[bksvol-discuss] Re: How-to question

HI, Monica, I have a book from NBP called Word Quick and Easy plus a
three-volume affair from the same organization. I didn't think you were
being condescending at all. I know there are things I could stand to learn
should I attempt it. What strikes me is that I now remember the Go to page
function of Word when I was learning something about computers, but it
didn't stick because somebody was reading the screen over my shoulder and I
had no accessible computer on which to practice. I don't do to much word
processing except for proofreading my emails before I send them and
proofreading books has taught me more than I knew. Thanks for your kind note
and your offer of help. Regards, Kim.

  _____  

From: bksvol-discuss-bounce@xxxxxxxxxxxxx
[mailto:bksvol-discuss-bounce@xxxxxxxxxxxxx] On Behalf Of Monica Willyard
Sent: Monday, January 04, 2010 8:54 PM
To: bksvol-discuss@xxxxxxxxxxxxx
Subject: [bksvol-discuss] Re: How-to question


Hi Kim. Macros are indeed very helpful. Bookshare has some books that can
help get you going. However, I would suggest learning a bit more about Word
itself before you tackle macros. I don't say this to be condescending, and I
hope it doesn't come across that way. You're a fairly new Word user, and I
admire your willingness to learn. You are still in the shallow end of the
swimming pool right now, learning how to float and swim comfortably.
Tackling macros right now would be like trying to jump into the deep end
from the lower diving board, leaving you feeling bewildered and beaten.
 
You are a smart woman who can learn this skill. You just need a foundation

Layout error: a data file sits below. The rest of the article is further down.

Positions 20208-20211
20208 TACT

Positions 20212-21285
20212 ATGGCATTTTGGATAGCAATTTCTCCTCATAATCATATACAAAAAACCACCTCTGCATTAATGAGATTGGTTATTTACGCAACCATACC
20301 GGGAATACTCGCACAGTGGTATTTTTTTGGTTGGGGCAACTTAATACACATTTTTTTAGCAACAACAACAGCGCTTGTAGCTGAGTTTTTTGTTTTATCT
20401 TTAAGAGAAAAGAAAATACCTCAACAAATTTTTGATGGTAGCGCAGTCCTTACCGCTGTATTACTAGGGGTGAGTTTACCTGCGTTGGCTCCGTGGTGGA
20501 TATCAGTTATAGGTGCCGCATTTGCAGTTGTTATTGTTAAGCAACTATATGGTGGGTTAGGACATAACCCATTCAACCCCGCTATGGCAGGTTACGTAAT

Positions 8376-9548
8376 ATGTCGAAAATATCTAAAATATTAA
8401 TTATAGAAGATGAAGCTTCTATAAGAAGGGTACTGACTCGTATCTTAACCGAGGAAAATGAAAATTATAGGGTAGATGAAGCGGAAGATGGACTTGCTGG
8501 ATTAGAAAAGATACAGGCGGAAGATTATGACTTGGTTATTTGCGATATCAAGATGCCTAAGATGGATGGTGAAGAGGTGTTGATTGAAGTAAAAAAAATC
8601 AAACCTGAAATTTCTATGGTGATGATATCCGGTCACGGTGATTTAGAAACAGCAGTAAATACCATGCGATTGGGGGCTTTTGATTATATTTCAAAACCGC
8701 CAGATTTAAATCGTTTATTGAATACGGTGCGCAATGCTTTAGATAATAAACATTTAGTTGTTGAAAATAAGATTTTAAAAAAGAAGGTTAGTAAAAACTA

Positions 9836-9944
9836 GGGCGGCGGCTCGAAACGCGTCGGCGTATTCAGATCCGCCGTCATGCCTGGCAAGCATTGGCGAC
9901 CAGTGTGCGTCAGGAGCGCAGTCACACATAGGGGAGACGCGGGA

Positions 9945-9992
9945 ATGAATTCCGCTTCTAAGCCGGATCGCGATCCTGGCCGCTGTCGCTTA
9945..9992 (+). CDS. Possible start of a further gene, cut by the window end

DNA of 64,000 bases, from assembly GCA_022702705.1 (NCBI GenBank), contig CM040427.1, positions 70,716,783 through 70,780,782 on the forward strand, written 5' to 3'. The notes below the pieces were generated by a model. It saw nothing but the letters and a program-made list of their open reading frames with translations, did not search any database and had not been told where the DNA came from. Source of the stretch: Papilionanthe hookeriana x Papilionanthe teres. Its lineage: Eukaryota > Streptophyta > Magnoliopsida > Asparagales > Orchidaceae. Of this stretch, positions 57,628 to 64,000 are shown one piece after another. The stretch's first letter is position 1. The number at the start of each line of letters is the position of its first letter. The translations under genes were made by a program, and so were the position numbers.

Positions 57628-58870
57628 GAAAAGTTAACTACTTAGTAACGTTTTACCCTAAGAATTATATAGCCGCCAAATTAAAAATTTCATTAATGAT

of more basic skills first. Bookshare can help with that if you want to
learn. There are other ways to learn about Word if reading doesn't work well
for you. 
 
I learned a lot from two books on Bookshare:
 
Word 2003 Personal Trainer, at http://www.bookshare.org/browse/book/22391/
 
This one gives both mouse and keyboard instructions, so a blind person can
use this book to master Word. Most of the concepts also work for Word 2000
and Word XP. However, Word 2007 is a different kettle of fish because of the
ribbon.
 
Once you've read a few chapters from that, a book called Word Annoyances, at
http://www.bookshare.org/browse/book/22392/
can help you start doing some of the intermediate and advanced things like
writing macros, using Word to make templates for documents you work with
often, and get tips for handling tables and headings.
 
There are also audio, text,  and Braille tutorials you can buy that are
specifically designed for blind users with screenreaders. I don't have web
addresses for those in front of me tonight. I can get them from my archived
files if you'd like to try them instead. 
 
Finally, there are several assistive technology trainers who teach people
how to use Word and/or Excel over the internet using Skype. Some offer group
classes, while others offer private instruction. Their fees are reasonable,
and you get feedback and guidance as you learn.
 
I hope this helps.
 
Monica Willyard
"The best way to predict the future is to create it." -- Peter Drucker
 


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